Speaking of Edwards, he’s now engaged in bitching at senator-elect John Kennedy over the latter’s statement that Edwards hasn’t presented the federal government with a plan for how the now-$1.6 billion in flood relief money coming from Washington will be spent.

Kennedy had made the accusation in a story by USA Today Network of Louisiana’s Greg Hilburn over the weekend

When Kennedy does join the Senate in January, he said he will try to pry loose more federal flood recovery funding for the state. Congress has approved about $1.6 billion in federal flood relief for Louisiana so far, about $1 bill less that President Obama requested and less than half of the $4.1 billion Edwards requested.

Kennedy placed partial blame for the shortfall on Edwards, saying the administration hasn’t provided an adequate road map for how the federal funding will be spent.

“We need to have a plan to spend what we’ve got and assure (Congress) the money will be spent on flood recovery and won’t be stolen or wasted,” he said. “The (current) delegation did a Herculean job of getting more money. We haven’t given up. That’s on the front burner.”

His concerns are not solely his, either. We’ve talked with staffers of congressmen representing the areas affected by the floods plus the state’s two current senators, and they’ve all expressed the exact concerns. Edwards has not presented a plan for how to spend that money, and without that plan they’re terrified he’ll waste it. Given that Louisiana is going to need flood and storm relief money from Washington on a periodic basis just because of basic geography, and given that so much of the Katrina relief haul was wasted, it simply can’t happen that Edwards turns that $1.6 billion into a slush fund from which to pay off his cronies and supporters while actual flood victims aren’t made whole.

And without a plan, given Louisiana’s sordid political history it’s perfectly reasonable to be terrified that will happen.

In any event, Edwards responded to that interview by writing Kennedy what amounted to a scalded-dog letter.

“I fully intend to work with you in good faith on recovery and other issues related to the state,” Edwards wrote in a letter to Kennedy on Monday. “If this process has taught us anything, it is that Louisiana succeeds when everyone — the congressional delegation, myself and other statewide leaders — are unified in our efforts.”

“It is my hope that we can set aside the partisan politics to achieve great things for our state,” he added.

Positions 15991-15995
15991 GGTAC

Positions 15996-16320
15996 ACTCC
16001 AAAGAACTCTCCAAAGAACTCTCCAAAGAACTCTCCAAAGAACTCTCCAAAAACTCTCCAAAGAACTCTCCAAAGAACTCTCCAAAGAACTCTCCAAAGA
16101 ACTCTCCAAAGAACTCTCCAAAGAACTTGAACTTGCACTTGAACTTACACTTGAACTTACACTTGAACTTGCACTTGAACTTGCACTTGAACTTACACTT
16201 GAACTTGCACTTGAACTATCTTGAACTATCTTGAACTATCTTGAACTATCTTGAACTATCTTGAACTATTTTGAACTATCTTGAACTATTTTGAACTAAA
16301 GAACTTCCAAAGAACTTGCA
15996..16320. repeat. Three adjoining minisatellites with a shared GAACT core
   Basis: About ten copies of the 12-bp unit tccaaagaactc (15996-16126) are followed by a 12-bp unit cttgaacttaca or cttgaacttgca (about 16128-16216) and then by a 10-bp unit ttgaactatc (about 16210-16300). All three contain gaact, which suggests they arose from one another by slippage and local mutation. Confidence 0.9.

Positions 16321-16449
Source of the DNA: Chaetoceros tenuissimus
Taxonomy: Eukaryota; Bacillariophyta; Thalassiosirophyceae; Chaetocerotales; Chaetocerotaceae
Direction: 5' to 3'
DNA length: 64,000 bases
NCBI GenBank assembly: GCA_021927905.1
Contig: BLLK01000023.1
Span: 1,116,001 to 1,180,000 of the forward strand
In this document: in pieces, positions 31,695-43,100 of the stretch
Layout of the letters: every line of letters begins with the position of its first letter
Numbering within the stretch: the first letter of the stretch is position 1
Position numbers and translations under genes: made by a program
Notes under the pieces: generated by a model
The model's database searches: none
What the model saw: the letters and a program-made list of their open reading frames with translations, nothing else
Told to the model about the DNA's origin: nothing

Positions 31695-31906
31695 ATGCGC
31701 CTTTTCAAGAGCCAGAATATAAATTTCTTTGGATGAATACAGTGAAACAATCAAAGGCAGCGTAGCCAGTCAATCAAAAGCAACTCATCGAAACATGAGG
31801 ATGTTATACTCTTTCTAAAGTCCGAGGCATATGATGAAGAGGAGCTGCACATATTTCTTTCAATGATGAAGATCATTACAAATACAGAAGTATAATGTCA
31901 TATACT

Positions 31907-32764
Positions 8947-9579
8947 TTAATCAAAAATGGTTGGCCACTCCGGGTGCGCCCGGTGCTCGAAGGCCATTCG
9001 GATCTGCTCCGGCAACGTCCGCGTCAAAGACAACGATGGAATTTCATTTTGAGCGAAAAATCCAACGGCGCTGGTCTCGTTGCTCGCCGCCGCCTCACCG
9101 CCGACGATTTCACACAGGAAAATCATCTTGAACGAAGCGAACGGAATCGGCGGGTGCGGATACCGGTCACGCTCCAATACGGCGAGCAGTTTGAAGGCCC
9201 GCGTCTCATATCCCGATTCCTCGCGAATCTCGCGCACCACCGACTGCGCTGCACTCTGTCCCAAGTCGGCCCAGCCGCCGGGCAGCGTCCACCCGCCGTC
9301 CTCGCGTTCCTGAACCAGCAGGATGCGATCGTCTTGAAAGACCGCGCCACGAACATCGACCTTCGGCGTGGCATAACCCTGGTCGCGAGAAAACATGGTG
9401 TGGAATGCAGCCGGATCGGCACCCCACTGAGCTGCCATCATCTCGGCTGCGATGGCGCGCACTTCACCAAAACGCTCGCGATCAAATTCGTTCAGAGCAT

Edwards, in his letter, remarked on the “unprecedented speed” with which the state has been approved for disaster assistance.

“Less than two months following the devastating August floods, the congressional delegation and I secured a down payment of $438 million,” he wrote. “Immediately upon Congress’ return from the election, we were able to secure an additional $1.2 billion. While this is well below our needs and the requests of my administration, our delegation and the President, we all have agreed to return to leaders in Congress when the funding mechanism returns in the spring.”

Edwards also questioned Kennedy’s insight into the disaster aid process and offered to meet personally with Kennedy and his staff.

“I understand that your time has been consumed with campaigning for the office you will assume in January 2017; therefore you are not up to speed on our flood recovery efforts,” Edwards wrote.

Here’s the actual letter…


You’ll notice there is no representation that Edwards has a plan for spending that money. There is the bureaucratic dodge that the state couldn’t present anything until HUD published its guidelines, as though Edwards had no active role in influencing those guidelines or ability to anticipate or decipher what they would be in advance of Nov. 21 – more than three months after the flood.

Instead, there is a snarky implication that Kennedy doesn’t know what he’s talking about, as though Kennedy is the only one with this concern.

Edwards might think he’s got the upper hand in these fights because Bernie Pinsonat released a poll not long ago showing him with a 62 percent approval rating. But on Saturday Kennedy’s opponent, whom Edwards had endorsed and supported to the hilt, was slaughtered by a 61-39 margin, which should give the governor an idea just how thin that support he thinks he has really is. Playing games to deflect criticism when Louisiana’s people are still suffering from the flood is not going to get him very far, and it’s a good bet that by January he’s going to have a lot more criticism to deflect if he doesn’t produce a defensible plan.

Not to mention Edwards’ budgetary woes are only growing

Louisiana’s multimillion-dollar budget gap is about to get worse.

The state’s income forecasting panel, called the Revenue Estimating Conference, is meeting Tuesday to trim back its income projections for this budget year.

The news is expected to be bleak.

Economists have warned the state’s tax collections for the budget year that began July 1 are coming in lower than expected. Estimates are that the state could face a budget gap of $300 million or more.

Any shortfalls because of this year’s forecast changes will come on top of a $313 million deficit left from last year that has yet to be closed.

The budget will have to be rebalanced — and both gaps eliminated through cuts or financing adjustments — before the current financial year ends in June.

It seems as though the $2 billion in tax increases the governor forced through wasn’t actually $2 billion. Funny how that works out.

And for Today’s Last Thing, we do the foodie thing.

We’re doing grits, and we’re doing the best grits around…